A D.C. man sentenced to nearly two decades in prison after his conviction on a $600 drug deal saw his closely-watched appeal rejected Friday, as defense attorneys prepare to take the case to the Supreme Court.
Antwuan Ball and two other D.C. men in the same case were convicted of dealing small amounts of crack cocaine and were later sentenced from 15 to nearly 19 years in prison.
While the jury acquitted the men — Ball, Joseph Jones and Desmond Thurston — of conspiracy charges, U.S. District Judge Richard W. Roberts nonetheless ruled they had taken part in a conspiracy at their sentencing hearings. The judge’s findings led to far tougher sentences for each defendant compared to the prison terms they would have faced on the basis of their convictions alone.
Under federal sentencing rules, however, judges can consider “relevant conduct” that jurors rejected or never heard at trial. It’s a practice that lawyers for Ball and his co-defendants called unfair during a lengthy appeal.
Still, the U.S. Court of Appeals for the D.C. Circuit on Friday ruled against the defendants, all of whom were accused of being members of a gang called the Congress Park Crew.
“Although we understand why appellants find sentencing based on acquitted conduct unfair, binding precedent of this court establishes that the practice does not violate the Sixth Amendment ” the judges wrote.
The U.S. Attorney’s Office in the District could not be reached for comment Sunday, but Stephen Leckar, an attorney for Ball, said the case isn’t over.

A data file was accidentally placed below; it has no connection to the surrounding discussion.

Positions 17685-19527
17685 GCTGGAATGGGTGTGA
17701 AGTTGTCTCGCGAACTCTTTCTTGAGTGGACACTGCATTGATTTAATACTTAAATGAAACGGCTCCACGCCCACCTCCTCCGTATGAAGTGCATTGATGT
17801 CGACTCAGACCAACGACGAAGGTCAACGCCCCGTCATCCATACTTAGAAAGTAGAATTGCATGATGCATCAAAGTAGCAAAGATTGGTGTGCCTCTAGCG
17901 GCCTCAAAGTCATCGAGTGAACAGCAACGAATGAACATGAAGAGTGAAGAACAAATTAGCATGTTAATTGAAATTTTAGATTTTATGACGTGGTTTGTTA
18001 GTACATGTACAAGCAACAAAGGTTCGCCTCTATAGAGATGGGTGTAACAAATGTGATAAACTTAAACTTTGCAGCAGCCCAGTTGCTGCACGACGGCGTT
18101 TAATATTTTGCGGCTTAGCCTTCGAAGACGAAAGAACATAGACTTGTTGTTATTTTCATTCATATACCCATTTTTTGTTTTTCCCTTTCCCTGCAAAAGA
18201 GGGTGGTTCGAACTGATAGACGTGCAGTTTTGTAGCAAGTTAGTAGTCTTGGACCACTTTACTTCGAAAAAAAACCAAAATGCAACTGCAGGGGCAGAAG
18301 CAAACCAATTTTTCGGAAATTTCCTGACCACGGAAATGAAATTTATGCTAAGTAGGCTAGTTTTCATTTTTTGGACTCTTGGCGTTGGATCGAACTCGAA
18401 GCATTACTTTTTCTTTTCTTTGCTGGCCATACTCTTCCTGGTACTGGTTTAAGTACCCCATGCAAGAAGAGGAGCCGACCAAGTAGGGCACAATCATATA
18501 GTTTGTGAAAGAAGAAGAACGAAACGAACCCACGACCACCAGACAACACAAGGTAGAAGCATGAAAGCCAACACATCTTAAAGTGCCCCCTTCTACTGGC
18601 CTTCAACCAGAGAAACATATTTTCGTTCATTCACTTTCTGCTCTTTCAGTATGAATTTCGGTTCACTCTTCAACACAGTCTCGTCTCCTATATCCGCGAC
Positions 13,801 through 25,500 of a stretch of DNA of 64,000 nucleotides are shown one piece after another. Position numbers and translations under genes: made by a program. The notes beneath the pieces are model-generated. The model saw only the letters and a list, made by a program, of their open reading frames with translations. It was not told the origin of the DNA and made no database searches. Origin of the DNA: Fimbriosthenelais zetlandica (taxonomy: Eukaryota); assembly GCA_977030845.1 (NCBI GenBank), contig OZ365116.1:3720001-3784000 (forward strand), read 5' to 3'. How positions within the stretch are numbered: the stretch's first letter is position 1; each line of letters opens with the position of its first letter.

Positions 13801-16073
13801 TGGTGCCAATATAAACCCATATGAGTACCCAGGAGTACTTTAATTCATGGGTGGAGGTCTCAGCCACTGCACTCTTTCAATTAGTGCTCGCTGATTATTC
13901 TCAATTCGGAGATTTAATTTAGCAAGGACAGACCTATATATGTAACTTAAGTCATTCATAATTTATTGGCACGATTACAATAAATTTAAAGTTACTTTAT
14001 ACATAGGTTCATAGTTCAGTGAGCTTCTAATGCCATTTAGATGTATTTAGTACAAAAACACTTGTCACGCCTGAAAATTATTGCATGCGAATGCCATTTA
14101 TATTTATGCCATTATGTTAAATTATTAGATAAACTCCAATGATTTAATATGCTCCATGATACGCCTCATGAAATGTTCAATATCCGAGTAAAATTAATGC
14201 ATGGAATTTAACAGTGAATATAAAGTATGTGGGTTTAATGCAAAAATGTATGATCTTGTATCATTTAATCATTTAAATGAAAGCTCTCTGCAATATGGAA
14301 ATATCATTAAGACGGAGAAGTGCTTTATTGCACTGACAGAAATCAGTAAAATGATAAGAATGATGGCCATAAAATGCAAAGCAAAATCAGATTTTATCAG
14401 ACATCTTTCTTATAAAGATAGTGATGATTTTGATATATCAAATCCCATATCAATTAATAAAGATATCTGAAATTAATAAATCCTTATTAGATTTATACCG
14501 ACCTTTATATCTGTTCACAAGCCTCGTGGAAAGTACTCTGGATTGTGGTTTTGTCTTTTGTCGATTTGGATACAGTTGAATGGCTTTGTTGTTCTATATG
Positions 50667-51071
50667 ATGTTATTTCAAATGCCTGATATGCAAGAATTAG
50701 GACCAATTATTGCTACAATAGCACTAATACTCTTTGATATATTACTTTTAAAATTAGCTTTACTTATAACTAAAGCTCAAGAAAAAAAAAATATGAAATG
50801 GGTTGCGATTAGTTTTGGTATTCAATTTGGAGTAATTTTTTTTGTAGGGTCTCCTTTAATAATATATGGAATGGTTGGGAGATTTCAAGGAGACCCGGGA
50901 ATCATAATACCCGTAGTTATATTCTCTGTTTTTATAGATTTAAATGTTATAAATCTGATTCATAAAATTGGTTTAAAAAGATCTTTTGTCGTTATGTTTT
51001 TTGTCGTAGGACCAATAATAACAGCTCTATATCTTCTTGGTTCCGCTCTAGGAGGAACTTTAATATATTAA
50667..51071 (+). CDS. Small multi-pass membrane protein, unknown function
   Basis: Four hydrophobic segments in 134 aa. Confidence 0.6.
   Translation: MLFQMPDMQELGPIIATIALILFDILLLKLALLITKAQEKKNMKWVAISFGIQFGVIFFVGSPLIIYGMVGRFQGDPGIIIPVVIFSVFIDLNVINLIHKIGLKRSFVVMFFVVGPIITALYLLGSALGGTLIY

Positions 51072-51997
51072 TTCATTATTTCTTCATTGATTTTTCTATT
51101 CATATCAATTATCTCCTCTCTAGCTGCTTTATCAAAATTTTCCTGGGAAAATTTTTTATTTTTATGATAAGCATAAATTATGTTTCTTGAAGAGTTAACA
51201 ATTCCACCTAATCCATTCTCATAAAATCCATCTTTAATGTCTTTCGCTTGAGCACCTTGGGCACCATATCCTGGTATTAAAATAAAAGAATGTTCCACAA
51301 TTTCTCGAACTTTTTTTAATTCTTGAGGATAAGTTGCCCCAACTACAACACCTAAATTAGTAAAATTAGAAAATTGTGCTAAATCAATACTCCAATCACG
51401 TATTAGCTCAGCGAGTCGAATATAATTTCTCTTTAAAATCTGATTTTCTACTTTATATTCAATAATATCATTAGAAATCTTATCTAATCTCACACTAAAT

“Most people would be shocked to know that in the federal system zealous prosecutors can overcharge cases and then, after a jury has rejected all but the most modest of charges, convince a judge to sentence the defendant as if the prosecutors had proved their case to the jury’s satisfaction,” Mr. Leckar said.
“The Court of Appeals in effect said its hands are tied by the Supreme Court. We look forward to asking the Court to remedy this injustice,” added Mr. Leckar, who in 2011 successfully argued before the Supreme Court against the warrantless use of GPS data in another high-profile D.C. drug case.
The Washington Times previously reported on Ball’s case in a series of articles that included the thoughts of a juror, who later wrote to Judge Roberts to complain after learning that prosecutors had wanted to sentence Ball to 40 years in prison.
The National Association of Criminal Defense Lawyers, the National Association of Federal Defenders and the American Civil Liberties Union of the Nation’s Capital filed briefs on behalf of Ball, Jones and Thurston.
At Ball’s sentencing, Judge Roberts said while he respected the jury’s verdict, he couldn’t ignore what he called “clear and convincing” evidence that Ball took part in a long-running conspiracy to deal crack cocaine in the District’s Congress Park neighborhood.